An extraordinary ability EB-1 immigrant visa classification does not require a job offer, and it is filed by a person who has extraordinary ability in the sciences, arts, education, business, or athletics, which has been demonstrated by sustained national or international acclaim, and whose achievements have been recognized in the field through extensive documentation.
An outstanding professor or researcher EB-1 immigrant visa classification is filed by a U.S. employer on behalf of a professor or researcher who is internationally recognized as outstanding in a specific academic area to work in a tenured or tenure-track position or a comparable position to conduct research.
USCIS explained that the new clarifying guidance enumerates and describes the evidence, or qualified comparable evidence, that meets the relevant evidentiary criteria for these petitions. Additionally, USCIS clarified the totality of the circumstances approach used by officers to evaluate the relevant evidentiary criteria, as well as outlined a list of positive factors that officers should consider when adjudicating these matters. While the examples of relevant evidence and factors have a focus on science, technology, engineering, or mathematics (STEM) fields, USCIS states that the list of examples is non-exhaustive and that while the listed factors are more relevant to STEM fields, the guidance applies to all extraordinary ability persons and outstanding professors or researchers.
SOURCE: · USCIS alert (September 12, 2023). · Policy Manual, Volume 6, Part F, Chapter 2 – Extraordinary Ability (Current as of September 12, 2023) · Policy Manual, Volume 6, Part F, Chapter 3 – Outstanding Professor or Researcher (Current as of September 12, 2023)
Department of State Jettisons 2019 Public Charge Restrictions
On September 5, 2023, the Department of State issued a final rule to discard the regulatory amendments included in a 2019 rule regarding ineligibility for immigration benefits based on an applicant’s likelihood to become a public charge. Before 2019, only public cash assistance for income maintenance or long-term institutionalization at government expense was considered in the public charge inadmissibility assessment. The 2019 rule expanded the public charge test by adding several other factors that would be considered in determining whether an individual is likely to become a public charge. The 2019 rule raised concerns about fear and confusion preventing immigrants, including children, from accessing government services and benefits available to them.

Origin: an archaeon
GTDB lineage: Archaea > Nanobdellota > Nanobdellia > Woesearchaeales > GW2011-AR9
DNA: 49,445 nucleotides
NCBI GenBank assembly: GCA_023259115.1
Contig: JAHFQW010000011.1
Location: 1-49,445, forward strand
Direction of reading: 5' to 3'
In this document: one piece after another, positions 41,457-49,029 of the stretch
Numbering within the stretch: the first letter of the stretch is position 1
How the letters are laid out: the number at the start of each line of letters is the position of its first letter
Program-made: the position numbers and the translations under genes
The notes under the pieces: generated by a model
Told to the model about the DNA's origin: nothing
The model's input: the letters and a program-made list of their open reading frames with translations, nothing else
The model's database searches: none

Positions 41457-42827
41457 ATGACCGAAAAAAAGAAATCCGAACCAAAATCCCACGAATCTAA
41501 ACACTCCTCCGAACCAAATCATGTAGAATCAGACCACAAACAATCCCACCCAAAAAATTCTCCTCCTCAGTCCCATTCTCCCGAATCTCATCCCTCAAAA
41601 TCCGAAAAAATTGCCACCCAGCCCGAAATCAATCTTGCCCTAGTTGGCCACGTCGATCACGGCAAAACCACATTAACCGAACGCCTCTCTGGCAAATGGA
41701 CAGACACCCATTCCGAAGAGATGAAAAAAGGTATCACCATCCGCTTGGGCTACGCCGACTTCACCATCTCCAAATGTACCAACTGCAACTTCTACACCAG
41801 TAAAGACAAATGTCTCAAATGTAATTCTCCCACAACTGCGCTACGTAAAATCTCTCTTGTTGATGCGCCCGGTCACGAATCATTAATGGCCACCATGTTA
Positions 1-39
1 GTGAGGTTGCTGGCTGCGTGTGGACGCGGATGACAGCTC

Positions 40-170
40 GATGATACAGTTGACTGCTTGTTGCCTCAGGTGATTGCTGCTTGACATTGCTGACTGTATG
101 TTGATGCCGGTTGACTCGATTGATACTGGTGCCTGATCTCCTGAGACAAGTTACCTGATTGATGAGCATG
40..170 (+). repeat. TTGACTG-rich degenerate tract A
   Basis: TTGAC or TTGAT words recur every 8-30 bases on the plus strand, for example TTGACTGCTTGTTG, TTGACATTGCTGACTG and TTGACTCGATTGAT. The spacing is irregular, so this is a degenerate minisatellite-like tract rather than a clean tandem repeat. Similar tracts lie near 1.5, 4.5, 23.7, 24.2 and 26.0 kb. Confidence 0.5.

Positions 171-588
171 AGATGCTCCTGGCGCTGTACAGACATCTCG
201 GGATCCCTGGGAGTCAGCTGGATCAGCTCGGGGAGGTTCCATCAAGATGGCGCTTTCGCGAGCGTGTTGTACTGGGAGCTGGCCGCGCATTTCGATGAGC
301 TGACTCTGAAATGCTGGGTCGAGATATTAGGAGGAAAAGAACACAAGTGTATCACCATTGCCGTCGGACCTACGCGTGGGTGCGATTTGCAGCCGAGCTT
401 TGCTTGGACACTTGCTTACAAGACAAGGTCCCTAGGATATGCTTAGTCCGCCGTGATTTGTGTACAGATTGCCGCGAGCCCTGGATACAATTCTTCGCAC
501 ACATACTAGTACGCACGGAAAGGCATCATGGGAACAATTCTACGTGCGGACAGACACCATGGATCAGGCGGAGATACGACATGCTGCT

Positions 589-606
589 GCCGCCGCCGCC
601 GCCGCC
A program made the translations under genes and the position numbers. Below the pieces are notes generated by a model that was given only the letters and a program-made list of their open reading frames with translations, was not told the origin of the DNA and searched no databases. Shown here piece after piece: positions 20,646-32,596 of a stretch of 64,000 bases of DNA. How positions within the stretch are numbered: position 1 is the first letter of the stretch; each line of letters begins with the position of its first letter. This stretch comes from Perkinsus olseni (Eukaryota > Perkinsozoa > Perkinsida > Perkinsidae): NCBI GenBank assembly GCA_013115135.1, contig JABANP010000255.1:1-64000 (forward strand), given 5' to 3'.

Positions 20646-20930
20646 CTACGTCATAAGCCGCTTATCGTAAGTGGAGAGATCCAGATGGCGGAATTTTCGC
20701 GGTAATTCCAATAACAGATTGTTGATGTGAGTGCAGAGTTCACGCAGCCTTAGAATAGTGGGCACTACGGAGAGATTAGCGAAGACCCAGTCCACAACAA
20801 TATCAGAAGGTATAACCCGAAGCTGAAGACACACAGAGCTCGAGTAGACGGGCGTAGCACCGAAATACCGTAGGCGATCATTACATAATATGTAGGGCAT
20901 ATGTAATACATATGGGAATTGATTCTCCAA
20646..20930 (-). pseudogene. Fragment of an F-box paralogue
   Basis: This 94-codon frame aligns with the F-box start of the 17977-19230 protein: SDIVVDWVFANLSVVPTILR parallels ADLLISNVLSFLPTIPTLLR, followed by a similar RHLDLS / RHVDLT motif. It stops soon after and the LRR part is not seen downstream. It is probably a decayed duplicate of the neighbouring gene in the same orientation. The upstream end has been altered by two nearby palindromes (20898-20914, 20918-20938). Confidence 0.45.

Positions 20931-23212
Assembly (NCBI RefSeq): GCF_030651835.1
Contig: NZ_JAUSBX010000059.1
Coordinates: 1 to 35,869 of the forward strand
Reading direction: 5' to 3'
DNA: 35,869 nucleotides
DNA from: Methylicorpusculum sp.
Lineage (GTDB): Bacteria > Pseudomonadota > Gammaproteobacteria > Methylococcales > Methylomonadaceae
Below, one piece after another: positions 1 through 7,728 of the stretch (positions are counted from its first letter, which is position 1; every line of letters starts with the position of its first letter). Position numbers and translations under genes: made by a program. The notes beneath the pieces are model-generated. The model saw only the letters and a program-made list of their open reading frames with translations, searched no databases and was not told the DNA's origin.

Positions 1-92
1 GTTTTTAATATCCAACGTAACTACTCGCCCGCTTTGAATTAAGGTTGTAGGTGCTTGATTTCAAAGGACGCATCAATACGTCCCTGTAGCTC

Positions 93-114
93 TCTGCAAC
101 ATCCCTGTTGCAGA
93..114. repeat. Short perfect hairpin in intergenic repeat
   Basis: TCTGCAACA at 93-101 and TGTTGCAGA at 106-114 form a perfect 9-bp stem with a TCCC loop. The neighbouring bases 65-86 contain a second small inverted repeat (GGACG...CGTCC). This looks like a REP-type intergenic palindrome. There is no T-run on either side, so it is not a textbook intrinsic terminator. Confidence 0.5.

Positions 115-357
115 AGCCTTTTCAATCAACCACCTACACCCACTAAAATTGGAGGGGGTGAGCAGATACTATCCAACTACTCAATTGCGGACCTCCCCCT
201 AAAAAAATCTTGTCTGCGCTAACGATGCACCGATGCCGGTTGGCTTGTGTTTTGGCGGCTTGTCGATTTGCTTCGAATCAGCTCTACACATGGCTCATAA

This final rule will take effect on October 5, 2023. By abandoning the 2019 amendments, the DOS will continue to apply the regulatory language and Foreign Affairs Manual guidance in use before 2019.
SOURCE: DOS Final Rule (Sept. 5, 2023)
Department of State Conducting Proof of Concept Testing
On September 8, 2023, the U.S. Department of State’s (DOS) Bureau of Consular Affairs announced it is developing and testing a digital visa authorization (DVA) capability instead of the traditional process of printed visas placed in applicants’ passports. The U.S. Embassy in Dublin is conducting proof of concept testing with a small number of K-1 visas. If successful, DOS plans to expand the DVA to other visa classifications and other posts abroad. There was no timeline indicated in this announcement.
U.S. Customs and Border Protection’s (CBP) Document Validation program will notify airlines digitally when a traveler has valid travel credentials, including a DVA. DOS will provide more information and updates as they become available.
SOURCE: Travel.state.gov Visa News, U.S. Department of State (September 8, 2023)